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Put a stop to planned nuclear plant
Maybe Jeff Lyash is playing out his bad poker hand and bluffing. Maybe the Duke Energy executive told the Florida Public Service Commission this week that Duke definitely will build the Levy County nuclear plant just to keep the utility's options open and the con on consumers going. Or maybe Lyash has too much of himself invested in the project he promoted as Progress Energy's chief executive before the utilities merged. But this is a high-stakes game that should not be played with ratepayers' money, and the PSC or the governor or somebody should put a stop to it. Tampa Bay Times
Submitted 2 years 136 days ago

 

 

Features & Opinion

 Top Ten Places in the South for Relocating California Companies

Just look around at what's happening in the aerospace industry in the American South. Aerospace is really making a move to become one of the region's top two industry sectors. It’s not there yet, but if large project counts are any indication, aerospace may soon challenge the petrochemicals sector as the second largest industry in the region. Never before has the aerospace industry been so important to the South's economy. Oh, what's the No. 1 industry sector in the South? Automotive is, of course. That industry hasn't been challenged much for 25 years in this region, or since we’ve been counting.

 

 Randle Report - Business News in the South

 FEATURE  
By Stacy Randle
Demographer Wendell Cox recently analyzed the largest gains in holders of bachelor's and post-graduate degrees between 2007 and 2012 in the 51 metro regions in the U.S. of 1 million residents or more. The results were published in Forbes magazine and the South dominated the ranking.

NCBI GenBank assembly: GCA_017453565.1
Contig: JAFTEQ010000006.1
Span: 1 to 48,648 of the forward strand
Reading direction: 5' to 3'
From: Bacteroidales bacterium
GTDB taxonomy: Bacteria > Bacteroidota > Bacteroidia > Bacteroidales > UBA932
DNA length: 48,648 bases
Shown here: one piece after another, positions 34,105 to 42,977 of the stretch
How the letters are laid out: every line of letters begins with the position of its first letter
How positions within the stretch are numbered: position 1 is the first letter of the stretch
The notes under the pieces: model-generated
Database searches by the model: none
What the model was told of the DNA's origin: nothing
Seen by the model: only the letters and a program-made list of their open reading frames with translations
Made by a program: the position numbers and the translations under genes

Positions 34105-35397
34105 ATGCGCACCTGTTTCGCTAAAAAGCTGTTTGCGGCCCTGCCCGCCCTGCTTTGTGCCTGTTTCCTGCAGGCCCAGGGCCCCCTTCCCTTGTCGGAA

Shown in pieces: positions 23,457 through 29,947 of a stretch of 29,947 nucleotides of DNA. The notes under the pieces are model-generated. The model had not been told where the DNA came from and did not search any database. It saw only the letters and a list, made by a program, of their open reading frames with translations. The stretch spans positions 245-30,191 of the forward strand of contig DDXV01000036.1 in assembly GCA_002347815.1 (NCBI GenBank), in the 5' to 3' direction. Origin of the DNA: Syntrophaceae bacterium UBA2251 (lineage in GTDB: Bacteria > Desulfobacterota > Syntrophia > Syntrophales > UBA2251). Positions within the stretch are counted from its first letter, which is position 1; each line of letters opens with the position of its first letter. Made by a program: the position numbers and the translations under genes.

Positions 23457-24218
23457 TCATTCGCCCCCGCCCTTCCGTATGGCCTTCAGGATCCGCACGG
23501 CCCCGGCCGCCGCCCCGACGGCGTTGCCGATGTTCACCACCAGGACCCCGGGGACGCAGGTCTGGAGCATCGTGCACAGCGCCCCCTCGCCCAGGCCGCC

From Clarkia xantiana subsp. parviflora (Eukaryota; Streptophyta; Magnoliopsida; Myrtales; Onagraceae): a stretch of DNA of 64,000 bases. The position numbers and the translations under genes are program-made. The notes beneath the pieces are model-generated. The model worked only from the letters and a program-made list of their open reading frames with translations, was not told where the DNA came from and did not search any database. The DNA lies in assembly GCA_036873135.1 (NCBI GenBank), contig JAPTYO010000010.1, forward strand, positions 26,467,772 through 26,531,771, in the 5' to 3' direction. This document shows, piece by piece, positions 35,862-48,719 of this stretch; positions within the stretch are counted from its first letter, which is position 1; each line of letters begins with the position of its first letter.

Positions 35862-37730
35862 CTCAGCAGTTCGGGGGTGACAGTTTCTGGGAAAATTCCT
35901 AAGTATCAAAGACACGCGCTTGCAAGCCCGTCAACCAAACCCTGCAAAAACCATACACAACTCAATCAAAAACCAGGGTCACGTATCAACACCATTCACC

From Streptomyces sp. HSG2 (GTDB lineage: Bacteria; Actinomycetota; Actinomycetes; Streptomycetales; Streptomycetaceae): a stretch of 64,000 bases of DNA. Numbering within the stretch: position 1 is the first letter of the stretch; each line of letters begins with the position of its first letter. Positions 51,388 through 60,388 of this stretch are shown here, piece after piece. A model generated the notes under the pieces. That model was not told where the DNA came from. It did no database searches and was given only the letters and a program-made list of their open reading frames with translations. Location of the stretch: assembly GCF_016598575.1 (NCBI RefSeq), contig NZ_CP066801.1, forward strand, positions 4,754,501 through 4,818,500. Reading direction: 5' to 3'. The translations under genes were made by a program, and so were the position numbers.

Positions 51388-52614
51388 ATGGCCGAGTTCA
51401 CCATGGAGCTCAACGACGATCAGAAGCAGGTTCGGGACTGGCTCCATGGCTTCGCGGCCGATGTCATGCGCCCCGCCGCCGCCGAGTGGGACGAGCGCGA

Business News in the South - Randle Report

FEATURE     
This is our annual "Made in the South" issue and it's timely because there is a new player in the South's manufacturing universe. For almost two decades, economic developers and politicos in the South and the U.S. have been chasing Chinese projects with little or nothing to show. Want proof we've been chasing ghosts in China for years? Okay, go ahead and name a Chinese brand that's made in the South? Tick. . .tick. . .tick. Give up?
 
 Nashville Mayour Karl Dean
If you have ever seen one of my presentations, then you know about the word "reshoring" and how that phenomenon has lifted the spirits of even the most skeptical Southerners regarding the future of the region's economy. After all, in the last four decades, manufacturing has suffered a bloodletting never before seen in U.S. history. The biggest factor behind the slow and long meltdown that began in the 1990s was the herd mentality to offshore manufacturing capacity to cheaper locales, primarily by U.S.-owned companies.